State audit of local suicide prevention policies finds lack of stakeholder engagement

State law mandates that all school districts, county offices of education and charter schools adopt policy on student suicide prevention, intervention and post-vention after consulting with specified stakeholders. Beginning in the 2020–21 school year, the policy must apply to all grades K–12.

A report issued by the California State Auditor’s office at the end of September found that the policy adoption requirement was met by the three school districts reviewed in the audit. They all used the December 2018 version of CSBA’s sample board policy and administrative regulation 5141.52 – Suicide Prevention, which the auditor’s office determined met all of the legal requirements for the policy. However, the districts did not consult with school and community stakeholders and suicide prevention experts in the development of their district policies, as required by law.

“Local educational agencies are reminded that all CSBA sample policies are intended to serve as templates, and districts are encouraged to give thoughtful consideration to revising the policies to meet local needs,” said Diane Greene, senior policy services consultant at CSBA. “In the case of suicide prevention policies, the law mandates that districts work with specified stakeholders to develop strategies tailored to their local circumstances. Although all districts should already have suicide prevention policies in place, the requirement to engage stakeholders applies to policy revisions as well.”

Pursuant to Education Code 215, the policy must be developed in consultation with school and community stakeholders, school-employed mental health professionals, suicide prevention experts and, for grades K–6, the county mental health plan. According to the Model Youth Suicide Prevention Policy issued by the California Department of Education, such stakeholders may include school counselors, psychologists, social workers, nurses, administrators, other school staff members, parents/guardians, students, local health agencies and professionals, law enforcement and community organizations. CSBA’s policy adds a recommendation to consult with the district’s risk manager or insurance carrier.

It may also be useful to consult with organizations that serve student groups who have been identified as being at higher risk of suicide, including students with disabilities, mental illness or substance use disorders; students who are experiencing homelessness or are in foster care; students who are lesbian, gay, bisexual, transgender or questioning; and students who are bereaved by a suicide. By law, the suicide prevention policy must specifically address the needs of these and any other groups of high-risk students.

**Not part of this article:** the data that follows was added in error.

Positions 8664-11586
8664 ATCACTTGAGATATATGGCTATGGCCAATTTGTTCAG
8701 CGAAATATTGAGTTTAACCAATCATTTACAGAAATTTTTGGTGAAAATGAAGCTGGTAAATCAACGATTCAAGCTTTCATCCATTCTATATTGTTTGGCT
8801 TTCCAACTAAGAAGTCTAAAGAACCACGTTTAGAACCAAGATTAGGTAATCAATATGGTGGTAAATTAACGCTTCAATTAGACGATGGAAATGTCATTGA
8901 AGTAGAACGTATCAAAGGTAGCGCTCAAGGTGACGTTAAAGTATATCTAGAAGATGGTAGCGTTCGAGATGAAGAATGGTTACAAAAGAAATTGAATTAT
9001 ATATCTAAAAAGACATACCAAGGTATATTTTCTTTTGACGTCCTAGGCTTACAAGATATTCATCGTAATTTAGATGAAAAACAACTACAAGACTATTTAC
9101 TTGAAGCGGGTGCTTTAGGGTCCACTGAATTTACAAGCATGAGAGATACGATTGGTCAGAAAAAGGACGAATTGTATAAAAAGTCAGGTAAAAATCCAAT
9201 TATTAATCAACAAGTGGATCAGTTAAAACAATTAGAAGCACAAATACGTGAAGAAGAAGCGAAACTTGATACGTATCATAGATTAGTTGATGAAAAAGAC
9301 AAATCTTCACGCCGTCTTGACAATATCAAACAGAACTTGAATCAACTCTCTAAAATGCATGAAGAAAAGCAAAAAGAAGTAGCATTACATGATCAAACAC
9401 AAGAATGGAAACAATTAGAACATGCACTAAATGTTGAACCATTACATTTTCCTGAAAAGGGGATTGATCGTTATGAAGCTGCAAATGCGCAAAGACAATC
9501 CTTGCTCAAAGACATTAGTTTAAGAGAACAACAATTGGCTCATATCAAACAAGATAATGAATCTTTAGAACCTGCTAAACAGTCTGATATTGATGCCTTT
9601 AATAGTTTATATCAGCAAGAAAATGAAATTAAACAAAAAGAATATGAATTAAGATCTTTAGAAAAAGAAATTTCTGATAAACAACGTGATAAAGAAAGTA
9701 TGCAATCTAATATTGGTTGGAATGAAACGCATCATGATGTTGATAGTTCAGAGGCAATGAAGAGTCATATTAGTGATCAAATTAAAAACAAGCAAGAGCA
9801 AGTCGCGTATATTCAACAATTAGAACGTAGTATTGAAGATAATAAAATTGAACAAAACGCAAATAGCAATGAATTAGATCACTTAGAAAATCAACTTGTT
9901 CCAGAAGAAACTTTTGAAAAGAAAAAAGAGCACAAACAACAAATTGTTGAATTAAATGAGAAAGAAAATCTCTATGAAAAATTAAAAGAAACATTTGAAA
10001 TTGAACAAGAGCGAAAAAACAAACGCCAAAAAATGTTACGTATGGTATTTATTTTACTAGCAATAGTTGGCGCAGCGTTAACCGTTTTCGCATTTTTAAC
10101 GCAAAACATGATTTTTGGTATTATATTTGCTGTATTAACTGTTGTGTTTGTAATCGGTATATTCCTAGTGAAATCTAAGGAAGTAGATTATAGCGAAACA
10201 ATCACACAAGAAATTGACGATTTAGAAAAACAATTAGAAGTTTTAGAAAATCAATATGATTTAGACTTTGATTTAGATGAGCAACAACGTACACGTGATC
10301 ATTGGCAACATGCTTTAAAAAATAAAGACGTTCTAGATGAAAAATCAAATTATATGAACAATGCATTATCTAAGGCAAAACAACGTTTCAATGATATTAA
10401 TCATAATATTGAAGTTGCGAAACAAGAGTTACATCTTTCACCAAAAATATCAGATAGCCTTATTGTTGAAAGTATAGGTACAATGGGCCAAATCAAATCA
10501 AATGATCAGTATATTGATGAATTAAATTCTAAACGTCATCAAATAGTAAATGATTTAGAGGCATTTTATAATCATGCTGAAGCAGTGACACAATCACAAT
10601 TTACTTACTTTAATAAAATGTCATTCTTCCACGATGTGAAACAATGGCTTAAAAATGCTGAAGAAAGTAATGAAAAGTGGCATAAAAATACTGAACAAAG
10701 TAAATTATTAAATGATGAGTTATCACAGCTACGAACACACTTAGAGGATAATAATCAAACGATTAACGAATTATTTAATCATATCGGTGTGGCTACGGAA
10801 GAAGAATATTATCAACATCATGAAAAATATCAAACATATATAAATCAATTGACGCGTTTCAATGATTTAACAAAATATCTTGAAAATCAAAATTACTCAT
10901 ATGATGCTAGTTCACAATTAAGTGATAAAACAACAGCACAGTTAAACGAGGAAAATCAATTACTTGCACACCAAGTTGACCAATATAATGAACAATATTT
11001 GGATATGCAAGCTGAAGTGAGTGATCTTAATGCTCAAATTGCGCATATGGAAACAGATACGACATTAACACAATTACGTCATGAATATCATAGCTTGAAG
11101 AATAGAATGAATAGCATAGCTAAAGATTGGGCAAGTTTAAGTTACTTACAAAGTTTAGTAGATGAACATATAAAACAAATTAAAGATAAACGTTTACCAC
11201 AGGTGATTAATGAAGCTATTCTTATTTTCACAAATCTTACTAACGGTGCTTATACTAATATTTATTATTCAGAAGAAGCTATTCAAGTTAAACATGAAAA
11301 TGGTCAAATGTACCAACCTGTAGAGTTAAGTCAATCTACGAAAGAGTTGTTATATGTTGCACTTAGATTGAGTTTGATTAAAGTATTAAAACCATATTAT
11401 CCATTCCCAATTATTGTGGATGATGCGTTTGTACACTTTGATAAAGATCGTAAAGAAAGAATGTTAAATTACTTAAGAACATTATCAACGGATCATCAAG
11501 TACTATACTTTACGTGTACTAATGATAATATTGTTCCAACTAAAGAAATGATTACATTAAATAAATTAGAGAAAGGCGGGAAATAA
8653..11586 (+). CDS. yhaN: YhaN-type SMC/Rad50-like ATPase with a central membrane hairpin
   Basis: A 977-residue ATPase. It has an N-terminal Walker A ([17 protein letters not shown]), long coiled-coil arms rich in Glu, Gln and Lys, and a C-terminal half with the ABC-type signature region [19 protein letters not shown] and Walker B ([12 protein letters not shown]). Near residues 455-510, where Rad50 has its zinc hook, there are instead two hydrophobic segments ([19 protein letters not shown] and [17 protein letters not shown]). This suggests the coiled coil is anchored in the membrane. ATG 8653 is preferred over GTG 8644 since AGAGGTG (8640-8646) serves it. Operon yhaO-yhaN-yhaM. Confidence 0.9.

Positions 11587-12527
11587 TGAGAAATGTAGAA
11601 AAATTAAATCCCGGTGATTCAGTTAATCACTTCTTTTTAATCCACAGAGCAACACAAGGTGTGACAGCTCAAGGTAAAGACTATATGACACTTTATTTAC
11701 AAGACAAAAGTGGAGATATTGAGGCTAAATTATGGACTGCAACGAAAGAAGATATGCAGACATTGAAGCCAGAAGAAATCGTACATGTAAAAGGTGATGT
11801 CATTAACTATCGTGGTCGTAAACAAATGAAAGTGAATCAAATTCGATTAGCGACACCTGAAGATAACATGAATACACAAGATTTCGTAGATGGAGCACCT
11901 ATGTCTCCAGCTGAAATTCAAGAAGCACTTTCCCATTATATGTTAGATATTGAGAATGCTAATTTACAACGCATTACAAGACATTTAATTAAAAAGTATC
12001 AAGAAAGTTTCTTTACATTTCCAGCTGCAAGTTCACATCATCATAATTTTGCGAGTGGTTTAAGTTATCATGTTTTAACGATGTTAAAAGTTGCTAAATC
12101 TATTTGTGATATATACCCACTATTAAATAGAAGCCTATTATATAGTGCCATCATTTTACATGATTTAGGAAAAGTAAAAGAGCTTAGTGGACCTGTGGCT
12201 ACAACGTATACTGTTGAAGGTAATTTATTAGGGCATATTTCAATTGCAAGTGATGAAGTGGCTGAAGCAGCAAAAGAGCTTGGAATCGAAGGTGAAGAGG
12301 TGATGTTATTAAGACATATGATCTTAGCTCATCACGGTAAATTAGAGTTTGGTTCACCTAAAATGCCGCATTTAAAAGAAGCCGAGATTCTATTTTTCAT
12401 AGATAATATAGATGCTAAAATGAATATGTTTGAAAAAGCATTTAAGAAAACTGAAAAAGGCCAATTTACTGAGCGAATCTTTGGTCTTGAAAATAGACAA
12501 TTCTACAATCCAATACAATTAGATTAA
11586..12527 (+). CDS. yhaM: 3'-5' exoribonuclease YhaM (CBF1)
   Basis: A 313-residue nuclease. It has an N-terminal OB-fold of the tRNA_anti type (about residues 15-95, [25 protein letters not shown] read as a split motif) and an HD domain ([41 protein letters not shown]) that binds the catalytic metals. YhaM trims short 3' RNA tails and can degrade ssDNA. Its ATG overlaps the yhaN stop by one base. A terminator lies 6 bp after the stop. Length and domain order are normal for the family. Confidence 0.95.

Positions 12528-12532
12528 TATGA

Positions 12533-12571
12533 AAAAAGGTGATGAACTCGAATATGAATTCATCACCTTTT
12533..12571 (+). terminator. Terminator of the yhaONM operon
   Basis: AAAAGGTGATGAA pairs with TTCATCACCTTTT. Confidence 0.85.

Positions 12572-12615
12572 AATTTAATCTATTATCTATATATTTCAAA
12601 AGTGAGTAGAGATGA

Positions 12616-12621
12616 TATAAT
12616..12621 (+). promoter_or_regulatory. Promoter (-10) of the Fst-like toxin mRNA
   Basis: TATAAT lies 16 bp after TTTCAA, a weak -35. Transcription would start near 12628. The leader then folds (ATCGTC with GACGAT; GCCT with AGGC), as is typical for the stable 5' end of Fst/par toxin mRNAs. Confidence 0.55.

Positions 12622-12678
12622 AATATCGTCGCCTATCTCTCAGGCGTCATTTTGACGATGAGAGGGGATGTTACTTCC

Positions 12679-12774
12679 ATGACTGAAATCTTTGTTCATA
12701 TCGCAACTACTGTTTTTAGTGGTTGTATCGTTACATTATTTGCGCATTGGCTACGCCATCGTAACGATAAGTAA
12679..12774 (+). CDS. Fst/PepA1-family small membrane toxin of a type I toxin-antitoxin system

There are a number of methods that may be used to gather input from stakeholders, using virtual meeting platforms as necessary during the COVID-19 pandemic. Such methods include, but are not limited to:

  • Establishing an advisory committee consisting of representatives of all stakeholder groups
  • Holding individual meetings with health professionals, suicide prevention experts, and city or county agency officials
  • Assembling focus groups
  • Conducting public forums or hearings
  • Sending surveys to parents/guardians, students and/or staff
  • Reviewing publications issued by suicide prevention experts to identify recommended strategies
  • Posting the local educational agency’s existing policy and regulation, or a draft showing the revisions that are being considered, on the LEA’s website and encouraging written comments
  • Widely publicizing the suicide prevention policy prior to the board meeting at which the policy will be discussed, and encouraging members of the community to attend the meeting

Involving stakeholders in the development of suicide prevention strategies facilitates the identification and coordination of local resources, establishes clear roles and expectations for implementing strategies, and communicates the board’s commitment to student well-being. For examples of strategies and best practices that may be considered during the policy development process, see CSBA’s BP/AR 5141.52 (updated in March 2020), the CDE model policy available online at, the State Auditor’s report available at, and websites of organizations such as the American Association of Suicidology.